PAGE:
Dec 20, 2012 - By Clair McFarlandWhen I entered the work force of domesticity in high spirits, I was harboring the archaic belief that my peers -- the fellow moms -- would share my lack of interest in football.
With this belief came a vision of a houseful of friends, wherein the men watched the game, and the women retreated with me into the kitchen to make lovely treats for those cheering and jeering husbands. I was the world's last female chauvinist.
The sight that actually greeted me at my first football party was that of wives shouting at the TV in a language of football jargon both enviable and cryptic in nature. Football illiterate as I am, I sat with the group and asked lots of questions every time a little yellow flag flew onto the field.
Or, this is what I did after making treats.
Now I am confronted with the fact that I am a minority among housewives: a football illiterate. It's OK, Dad, I don't blame you. I admire your independence from the flock, er, the team. I'll walk in your footsteps still, despite the universal pressure of my peers. Yet, being almost entirely alone in this resolve leads me to ponder why it is that most of the surrounding culture -- namely women -- have embraced this outlet I've yet to understand.
First, let's shed the visions of the 1960s that haunt me like stereotypical vestiges of overheard memories. Nobody prances around in an apron while the game is on. Second, let's characterize professional football itself. It's superfluous as an organization, it's full of impressive physical specimens, and it bears ties to war strategy.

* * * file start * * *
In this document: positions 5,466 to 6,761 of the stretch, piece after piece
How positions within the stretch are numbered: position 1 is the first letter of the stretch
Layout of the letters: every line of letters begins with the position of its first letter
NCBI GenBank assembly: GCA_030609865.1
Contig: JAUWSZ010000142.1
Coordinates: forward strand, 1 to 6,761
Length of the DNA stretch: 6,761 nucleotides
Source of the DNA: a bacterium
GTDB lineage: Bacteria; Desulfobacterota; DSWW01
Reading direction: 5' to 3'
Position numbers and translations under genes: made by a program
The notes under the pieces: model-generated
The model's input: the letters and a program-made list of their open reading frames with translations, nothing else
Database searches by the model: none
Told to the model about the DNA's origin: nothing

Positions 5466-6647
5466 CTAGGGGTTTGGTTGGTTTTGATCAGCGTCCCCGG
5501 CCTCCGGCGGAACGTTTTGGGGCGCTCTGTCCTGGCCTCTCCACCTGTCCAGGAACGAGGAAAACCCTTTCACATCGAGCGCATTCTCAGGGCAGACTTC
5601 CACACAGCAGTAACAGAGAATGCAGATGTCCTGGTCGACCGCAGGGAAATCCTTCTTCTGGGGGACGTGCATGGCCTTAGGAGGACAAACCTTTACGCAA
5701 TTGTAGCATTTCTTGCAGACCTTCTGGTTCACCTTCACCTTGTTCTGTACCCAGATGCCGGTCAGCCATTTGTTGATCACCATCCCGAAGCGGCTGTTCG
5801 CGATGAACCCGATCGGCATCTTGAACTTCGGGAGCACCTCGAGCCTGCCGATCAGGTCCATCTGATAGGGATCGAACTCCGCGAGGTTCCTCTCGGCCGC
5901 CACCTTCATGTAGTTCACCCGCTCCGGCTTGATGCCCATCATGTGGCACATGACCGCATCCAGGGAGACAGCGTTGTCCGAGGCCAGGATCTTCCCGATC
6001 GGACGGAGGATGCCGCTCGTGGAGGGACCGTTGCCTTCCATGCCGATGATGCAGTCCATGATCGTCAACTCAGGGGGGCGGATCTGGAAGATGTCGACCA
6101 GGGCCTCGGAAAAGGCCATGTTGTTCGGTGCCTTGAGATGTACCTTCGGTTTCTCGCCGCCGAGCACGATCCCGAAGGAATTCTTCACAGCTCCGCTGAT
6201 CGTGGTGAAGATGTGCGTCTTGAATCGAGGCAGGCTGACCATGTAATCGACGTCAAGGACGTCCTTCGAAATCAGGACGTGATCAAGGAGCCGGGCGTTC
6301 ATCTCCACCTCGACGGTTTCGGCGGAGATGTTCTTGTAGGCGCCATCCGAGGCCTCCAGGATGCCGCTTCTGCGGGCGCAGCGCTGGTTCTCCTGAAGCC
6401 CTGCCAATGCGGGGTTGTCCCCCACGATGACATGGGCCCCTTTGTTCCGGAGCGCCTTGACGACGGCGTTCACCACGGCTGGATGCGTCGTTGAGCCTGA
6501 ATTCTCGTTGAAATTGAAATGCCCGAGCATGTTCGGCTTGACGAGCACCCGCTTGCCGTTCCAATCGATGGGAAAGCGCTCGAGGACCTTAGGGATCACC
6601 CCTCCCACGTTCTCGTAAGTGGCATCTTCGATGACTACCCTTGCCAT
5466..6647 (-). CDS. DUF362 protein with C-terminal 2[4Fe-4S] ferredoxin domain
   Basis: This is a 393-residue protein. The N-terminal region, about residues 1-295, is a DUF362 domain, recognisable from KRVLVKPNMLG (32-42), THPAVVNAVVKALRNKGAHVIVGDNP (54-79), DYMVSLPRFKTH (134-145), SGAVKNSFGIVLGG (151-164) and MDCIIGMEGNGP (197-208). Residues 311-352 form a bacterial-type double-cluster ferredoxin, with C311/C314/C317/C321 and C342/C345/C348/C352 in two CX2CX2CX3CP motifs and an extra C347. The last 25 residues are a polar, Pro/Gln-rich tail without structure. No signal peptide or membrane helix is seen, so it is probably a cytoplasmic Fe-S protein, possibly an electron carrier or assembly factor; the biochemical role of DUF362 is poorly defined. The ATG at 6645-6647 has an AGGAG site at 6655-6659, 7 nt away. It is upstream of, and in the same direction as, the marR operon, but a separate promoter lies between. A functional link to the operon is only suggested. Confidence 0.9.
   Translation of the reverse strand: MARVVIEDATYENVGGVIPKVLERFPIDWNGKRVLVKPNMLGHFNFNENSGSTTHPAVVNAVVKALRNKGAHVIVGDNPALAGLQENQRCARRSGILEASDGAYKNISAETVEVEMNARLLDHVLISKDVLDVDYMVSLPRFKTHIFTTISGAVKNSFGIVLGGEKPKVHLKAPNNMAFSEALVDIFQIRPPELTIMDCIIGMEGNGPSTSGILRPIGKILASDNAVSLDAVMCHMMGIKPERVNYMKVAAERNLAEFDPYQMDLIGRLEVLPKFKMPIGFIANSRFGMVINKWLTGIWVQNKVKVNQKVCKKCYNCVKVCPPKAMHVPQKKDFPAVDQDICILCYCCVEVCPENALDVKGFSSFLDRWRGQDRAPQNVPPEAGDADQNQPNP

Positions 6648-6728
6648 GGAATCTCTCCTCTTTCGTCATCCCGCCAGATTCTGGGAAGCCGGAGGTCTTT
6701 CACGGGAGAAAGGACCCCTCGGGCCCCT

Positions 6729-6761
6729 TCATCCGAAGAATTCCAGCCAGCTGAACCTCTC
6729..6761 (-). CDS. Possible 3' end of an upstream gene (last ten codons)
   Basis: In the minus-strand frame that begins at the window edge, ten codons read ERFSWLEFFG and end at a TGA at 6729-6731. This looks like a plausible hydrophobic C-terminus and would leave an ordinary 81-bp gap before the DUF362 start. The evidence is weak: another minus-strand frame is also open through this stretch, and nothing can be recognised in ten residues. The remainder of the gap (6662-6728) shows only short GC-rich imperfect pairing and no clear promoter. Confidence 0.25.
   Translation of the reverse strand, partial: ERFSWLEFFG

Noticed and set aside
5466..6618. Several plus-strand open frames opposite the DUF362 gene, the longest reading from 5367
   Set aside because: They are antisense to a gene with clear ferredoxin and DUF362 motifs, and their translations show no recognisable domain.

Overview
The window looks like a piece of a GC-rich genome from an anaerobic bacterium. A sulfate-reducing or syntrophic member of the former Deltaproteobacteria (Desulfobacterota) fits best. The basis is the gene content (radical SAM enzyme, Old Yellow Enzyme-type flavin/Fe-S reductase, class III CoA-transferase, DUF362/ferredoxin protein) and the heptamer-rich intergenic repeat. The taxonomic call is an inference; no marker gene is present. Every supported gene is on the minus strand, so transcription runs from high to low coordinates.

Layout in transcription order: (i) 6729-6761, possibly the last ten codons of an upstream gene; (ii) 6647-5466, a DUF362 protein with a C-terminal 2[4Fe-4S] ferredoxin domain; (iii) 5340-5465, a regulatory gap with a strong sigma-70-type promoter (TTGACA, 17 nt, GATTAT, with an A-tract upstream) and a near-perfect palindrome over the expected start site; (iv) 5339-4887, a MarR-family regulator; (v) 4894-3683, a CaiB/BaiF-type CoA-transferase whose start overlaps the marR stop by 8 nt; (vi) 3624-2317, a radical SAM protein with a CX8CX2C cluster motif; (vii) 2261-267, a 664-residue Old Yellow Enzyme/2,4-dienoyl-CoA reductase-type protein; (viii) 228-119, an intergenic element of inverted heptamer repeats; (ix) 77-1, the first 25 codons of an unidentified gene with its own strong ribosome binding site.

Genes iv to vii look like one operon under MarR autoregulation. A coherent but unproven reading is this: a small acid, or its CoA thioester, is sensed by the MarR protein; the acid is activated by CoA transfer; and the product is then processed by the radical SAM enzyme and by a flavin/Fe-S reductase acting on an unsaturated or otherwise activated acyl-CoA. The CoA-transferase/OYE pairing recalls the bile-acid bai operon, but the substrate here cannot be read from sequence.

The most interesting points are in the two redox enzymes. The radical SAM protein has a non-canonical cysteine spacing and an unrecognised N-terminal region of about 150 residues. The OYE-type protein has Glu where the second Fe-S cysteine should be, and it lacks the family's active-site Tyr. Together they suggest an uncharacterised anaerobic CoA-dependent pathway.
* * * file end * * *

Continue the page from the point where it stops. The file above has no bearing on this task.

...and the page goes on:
These latter two characteristics have male gender-typing written all over them, whether the cloud of political correctness would like to acknowledge it or not. Men love to iconize physically impressive men of steel, like Superman (who doesn't play football, sorry), and they love war strategy. As far as superfluity, I think we can attribute this love to both sexes, or neither, depending on the couple.
In my rush to tie the women up into a neat package, metaphorically speaking, I hedged the assumption that women who like football have acquired the taste to accommodate their men. But one look at my dear friend Amanda, who loves the Steelers with adorable and very sincere zeal, despite her husband's lack of interest (in football), has put me back in my place, which is, no closer to a conclusion than I was at the start of this column.
The next assumption to venture is that women have loved football alongside their counterparts all along, but they haven't had time to enjoy the game in generations past because they really were so much busier back then. They cooked more meals, they washed more dishes. And, while they were washing all those dishes, perhaps the love they might have had for football was washed away with the suds: I've never known any friend or sister of my grandmother's to yell "pass interference" during a family gathering.
While I can't explain the generational progression toward the coupling of girls and football that seems so evident in our local culture, I can only venture this: these girls probably just enjoy football, the way so many of us enjoy at least one passion that bears no practical ties to our lifestyle or identity. And having such a passion is a first-down for anyone.
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